Issuu on Google+

They re Not Laughing Now


They re Not Laughing Now

Alexander Brattell Andrew Catlin Martin Everett Nigel Green Stuart GriďŹƒths Amanda Jobson Nazarin Montag Bruce Rae Vicky Wetherill

Š2010 by the editors of this book Andrew Catlin & Alexander Brattell. All contributors retain sole copyright to their contributions to this book.

2


They re Not Laughing Now


They re Not Laughing Now

They laughed when I said I was going to be a comedian. They re not laughing now.

Bob Monkhouse

4


Introduction Photography is an act, of looking and seeing, but it is also a journey. Photography cannot only be about itself.

It must begin by looking outwards at what is already seen.

But soon photography has changed what is looked at and how it is seen.

The nature of the journey is then changed, unpredictably. The seeing has changed the seer.

For some this journey becomes a vocation, an evolution from an instinct and an enthusiasm into a way of life via a route that could not possibly have been plotted at the outset.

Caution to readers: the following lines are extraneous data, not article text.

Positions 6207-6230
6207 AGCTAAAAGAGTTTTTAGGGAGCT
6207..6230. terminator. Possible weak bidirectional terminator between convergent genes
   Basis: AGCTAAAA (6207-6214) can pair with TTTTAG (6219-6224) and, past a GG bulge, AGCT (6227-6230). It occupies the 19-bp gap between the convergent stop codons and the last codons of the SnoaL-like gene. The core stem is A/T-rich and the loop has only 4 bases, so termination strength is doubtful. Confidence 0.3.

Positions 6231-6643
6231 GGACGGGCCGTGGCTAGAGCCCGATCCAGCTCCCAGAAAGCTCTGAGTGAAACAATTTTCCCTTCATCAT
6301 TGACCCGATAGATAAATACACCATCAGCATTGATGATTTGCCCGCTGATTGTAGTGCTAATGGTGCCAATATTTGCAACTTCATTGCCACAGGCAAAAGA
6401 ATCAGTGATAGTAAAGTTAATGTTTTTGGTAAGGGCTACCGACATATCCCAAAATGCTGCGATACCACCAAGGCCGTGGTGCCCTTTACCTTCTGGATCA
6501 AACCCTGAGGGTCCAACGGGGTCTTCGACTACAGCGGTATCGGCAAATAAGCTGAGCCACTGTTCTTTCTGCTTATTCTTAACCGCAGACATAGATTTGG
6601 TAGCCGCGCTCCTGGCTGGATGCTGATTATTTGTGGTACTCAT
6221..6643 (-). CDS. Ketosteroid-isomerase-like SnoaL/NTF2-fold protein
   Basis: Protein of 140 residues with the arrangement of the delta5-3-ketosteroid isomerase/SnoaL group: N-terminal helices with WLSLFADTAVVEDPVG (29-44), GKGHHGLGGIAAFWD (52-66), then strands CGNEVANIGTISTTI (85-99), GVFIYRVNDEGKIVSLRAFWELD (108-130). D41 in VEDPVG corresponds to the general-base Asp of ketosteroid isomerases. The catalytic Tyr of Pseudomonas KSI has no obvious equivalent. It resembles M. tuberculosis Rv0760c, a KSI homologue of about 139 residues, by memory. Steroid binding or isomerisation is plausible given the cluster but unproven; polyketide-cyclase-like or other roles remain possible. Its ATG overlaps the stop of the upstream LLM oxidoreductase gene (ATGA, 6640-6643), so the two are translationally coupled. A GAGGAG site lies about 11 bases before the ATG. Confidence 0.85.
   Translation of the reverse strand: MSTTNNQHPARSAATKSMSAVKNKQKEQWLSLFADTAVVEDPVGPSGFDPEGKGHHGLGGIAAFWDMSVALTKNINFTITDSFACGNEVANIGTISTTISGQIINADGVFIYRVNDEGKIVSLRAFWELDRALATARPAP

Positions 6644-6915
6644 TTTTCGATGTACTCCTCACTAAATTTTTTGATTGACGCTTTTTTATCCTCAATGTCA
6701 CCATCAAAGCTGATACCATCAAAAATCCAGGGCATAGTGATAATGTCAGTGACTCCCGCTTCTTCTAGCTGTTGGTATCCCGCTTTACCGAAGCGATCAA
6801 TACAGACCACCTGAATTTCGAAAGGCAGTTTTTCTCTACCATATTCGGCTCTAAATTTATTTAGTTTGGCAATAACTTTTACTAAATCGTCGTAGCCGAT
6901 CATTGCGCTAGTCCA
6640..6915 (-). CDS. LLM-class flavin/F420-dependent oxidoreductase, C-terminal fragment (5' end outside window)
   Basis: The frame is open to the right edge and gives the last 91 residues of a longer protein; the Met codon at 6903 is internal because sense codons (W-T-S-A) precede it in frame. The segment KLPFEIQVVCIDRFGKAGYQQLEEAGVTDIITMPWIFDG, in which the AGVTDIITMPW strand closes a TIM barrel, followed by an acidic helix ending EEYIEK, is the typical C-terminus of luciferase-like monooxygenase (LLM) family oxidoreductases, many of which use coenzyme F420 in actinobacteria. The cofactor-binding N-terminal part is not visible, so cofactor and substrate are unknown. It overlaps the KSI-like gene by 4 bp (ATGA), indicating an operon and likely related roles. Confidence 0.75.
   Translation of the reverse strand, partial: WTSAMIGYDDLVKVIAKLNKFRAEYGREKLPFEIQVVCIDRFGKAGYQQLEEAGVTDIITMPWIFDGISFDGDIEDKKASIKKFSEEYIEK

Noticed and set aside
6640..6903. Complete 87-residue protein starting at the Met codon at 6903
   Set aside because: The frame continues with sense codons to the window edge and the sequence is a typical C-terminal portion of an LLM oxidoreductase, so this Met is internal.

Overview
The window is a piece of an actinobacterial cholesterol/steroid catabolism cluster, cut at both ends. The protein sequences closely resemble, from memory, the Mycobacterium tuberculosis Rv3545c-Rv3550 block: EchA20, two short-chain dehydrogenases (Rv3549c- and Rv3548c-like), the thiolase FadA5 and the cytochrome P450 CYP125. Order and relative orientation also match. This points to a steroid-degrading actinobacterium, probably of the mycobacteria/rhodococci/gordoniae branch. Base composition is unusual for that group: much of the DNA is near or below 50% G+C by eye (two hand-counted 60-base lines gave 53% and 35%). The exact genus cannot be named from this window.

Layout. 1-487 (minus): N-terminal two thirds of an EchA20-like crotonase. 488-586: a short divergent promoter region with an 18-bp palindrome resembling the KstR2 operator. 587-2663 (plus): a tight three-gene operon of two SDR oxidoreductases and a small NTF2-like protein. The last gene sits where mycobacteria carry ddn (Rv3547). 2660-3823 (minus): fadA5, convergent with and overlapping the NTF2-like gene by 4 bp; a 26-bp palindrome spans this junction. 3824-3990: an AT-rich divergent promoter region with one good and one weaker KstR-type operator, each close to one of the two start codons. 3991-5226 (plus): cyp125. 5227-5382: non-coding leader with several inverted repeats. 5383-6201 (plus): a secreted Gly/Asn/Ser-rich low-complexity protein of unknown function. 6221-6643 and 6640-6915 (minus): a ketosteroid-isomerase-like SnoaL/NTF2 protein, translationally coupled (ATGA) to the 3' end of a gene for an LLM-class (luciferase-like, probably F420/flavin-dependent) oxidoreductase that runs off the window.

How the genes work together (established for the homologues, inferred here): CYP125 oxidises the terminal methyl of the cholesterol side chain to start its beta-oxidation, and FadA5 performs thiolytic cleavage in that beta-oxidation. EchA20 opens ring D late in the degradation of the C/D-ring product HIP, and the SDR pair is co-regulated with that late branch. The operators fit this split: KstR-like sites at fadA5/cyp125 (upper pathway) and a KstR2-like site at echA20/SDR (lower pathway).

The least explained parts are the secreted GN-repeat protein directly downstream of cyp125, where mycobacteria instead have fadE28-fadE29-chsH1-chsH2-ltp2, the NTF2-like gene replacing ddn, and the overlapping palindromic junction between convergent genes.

They re Not Laughing Now is a celebration of personal journeys in photography and a snapshot of current practice in a fast changing medium, featuring nine photographers, all coincidentally based in the Hastings area.

Alex Brattell, St. Leonards On Sea, January 2010


They re Not Laughing Now

6


05

Introduction

08

Nigel Green

16

Nazarin Montag

22

Bruce Rae

30

Andrew Catlin

38

Stuart GriďŹƒths

38

Amanda Jobson

48

Martin Everett

56

Alexander Brattell

64

Vicky Wetherill

72

Essay


They re Not Laughing Now

Nigel Green Forgotten, overlooked and often unknown, these objects lingered in dormant obscurity